It was September 1966 and hurricane season in the Gulf of Mexico. With a force not seen in South Texas and Northern Mexico in years, Hurricane Beaulah hit the region swiftly and caused death and destruction all along the coast. In the aftermath, the only refuges for the victims, especially those in Corpus Christi, Brownsville and Matamoros just below the border, were rooftops and railroad tracks.
As a public information specialist assigned to 4th Army headquarters in Fort Sam Houston, San Antonio, I was summoned to join Operation Beaulah, an Army task force designed to help rescue hurricane victims from the ravaging floodwaters. Our group assembled at a former Army Air Corps facility in Harlingen, Texas, where the old barracks, hangars and runways remained dry and relatively unscathed.
We were joined there by Texas Gov. John Connelly and many federal, state and local officials, who came to see the damage and enact relief action.
For me, however, it was an experience I will never forget - not just as a soldier doing his duty, but as a soldier who had been trained as a journalist and public relations professional before I entered the military. After accompanying the task force on its mission to literally pluck victims from their rooftops with land and sea vehicles and helicopters, I learned that President Lyndon B. Johnson, whose home state was Texas, would be arriving the next day along with his White House press corps, Secret Service and top government officials.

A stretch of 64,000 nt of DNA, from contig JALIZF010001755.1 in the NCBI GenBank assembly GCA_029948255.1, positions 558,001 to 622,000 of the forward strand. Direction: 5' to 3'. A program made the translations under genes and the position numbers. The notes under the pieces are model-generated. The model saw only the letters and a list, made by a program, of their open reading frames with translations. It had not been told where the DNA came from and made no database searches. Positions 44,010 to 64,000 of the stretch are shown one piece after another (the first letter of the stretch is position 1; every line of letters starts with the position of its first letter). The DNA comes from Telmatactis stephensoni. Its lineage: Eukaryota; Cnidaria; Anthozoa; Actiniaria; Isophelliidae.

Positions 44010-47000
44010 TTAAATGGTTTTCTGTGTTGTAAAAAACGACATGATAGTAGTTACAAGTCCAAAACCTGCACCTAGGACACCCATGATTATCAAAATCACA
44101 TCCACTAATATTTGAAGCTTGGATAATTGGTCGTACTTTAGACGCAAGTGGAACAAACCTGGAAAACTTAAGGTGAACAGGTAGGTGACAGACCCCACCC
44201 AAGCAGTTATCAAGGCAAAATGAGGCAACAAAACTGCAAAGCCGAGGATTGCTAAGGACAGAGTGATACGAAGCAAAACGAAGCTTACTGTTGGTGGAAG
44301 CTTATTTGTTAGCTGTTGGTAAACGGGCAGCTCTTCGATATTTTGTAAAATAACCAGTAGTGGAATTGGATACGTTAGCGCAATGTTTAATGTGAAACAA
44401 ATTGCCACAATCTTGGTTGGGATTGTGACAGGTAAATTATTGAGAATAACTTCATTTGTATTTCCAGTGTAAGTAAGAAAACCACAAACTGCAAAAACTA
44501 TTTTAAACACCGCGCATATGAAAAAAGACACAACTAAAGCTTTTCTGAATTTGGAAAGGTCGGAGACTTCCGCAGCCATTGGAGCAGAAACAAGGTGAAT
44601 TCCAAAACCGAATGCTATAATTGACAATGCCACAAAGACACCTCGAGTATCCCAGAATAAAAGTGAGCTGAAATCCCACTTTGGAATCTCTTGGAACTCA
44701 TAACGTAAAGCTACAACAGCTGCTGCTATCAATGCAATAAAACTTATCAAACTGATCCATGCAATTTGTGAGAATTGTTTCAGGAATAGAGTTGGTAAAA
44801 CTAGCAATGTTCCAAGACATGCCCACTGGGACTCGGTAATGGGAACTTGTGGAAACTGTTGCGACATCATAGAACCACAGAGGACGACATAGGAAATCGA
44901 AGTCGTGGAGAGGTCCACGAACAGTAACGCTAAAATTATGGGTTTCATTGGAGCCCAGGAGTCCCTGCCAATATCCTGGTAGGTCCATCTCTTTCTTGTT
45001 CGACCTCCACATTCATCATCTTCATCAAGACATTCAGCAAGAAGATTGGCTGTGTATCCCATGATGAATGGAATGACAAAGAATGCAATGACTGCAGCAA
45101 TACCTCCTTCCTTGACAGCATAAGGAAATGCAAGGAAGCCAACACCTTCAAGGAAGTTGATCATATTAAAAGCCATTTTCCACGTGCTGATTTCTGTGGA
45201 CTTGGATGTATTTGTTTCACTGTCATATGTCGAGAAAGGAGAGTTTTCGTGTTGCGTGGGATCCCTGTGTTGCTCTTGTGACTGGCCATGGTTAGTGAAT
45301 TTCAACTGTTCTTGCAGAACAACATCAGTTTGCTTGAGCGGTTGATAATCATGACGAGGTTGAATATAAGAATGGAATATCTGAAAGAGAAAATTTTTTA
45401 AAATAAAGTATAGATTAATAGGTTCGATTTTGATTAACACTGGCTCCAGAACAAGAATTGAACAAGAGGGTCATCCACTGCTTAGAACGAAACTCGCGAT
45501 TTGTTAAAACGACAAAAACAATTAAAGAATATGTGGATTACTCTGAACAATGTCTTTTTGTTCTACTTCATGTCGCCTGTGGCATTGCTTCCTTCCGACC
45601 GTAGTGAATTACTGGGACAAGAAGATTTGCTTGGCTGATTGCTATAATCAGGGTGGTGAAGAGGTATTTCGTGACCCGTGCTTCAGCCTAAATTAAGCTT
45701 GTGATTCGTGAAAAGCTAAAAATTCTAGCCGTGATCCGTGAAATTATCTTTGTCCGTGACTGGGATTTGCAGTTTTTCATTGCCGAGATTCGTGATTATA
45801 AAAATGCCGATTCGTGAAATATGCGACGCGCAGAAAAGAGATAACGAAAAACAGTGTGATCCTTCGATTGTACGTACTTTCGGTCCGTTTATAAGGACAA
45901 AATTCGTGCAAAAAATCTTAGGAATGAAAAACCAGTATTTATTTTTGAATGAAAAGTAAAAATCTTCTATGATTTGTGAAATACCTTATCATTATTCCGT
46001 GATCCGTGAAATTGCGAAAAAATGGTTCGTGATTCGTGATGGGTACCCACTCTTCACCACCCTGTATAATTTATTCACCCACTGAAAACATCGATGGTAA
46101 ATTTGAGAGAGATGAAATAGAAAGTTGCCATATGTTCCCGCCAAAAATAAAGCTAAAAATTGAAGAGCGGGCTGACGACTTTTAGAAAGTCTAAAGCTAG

My focus quickly turned to setting up the hangar for the president's press conference to declare the region a federal disaster area and thus eligible for national relief funds. I then led the president on a tour of the damage, on which he spoke with hurricane victims. Can you imagine, there I was - a low-ranking enlisted man - telling the president of the United States and my commander in chief where to go? I can tell you this: he was gracious and nice to me and everyone else he came in contact with during the one day he was there.
The president thanked me and our team before boarding his helicopter and returning to Washington. A few weeks later I was awarded the Army Commendation Medal for my contributions to the mission. I never felt more proud of serving my country. And today I extend my pride as a member of The American Legion.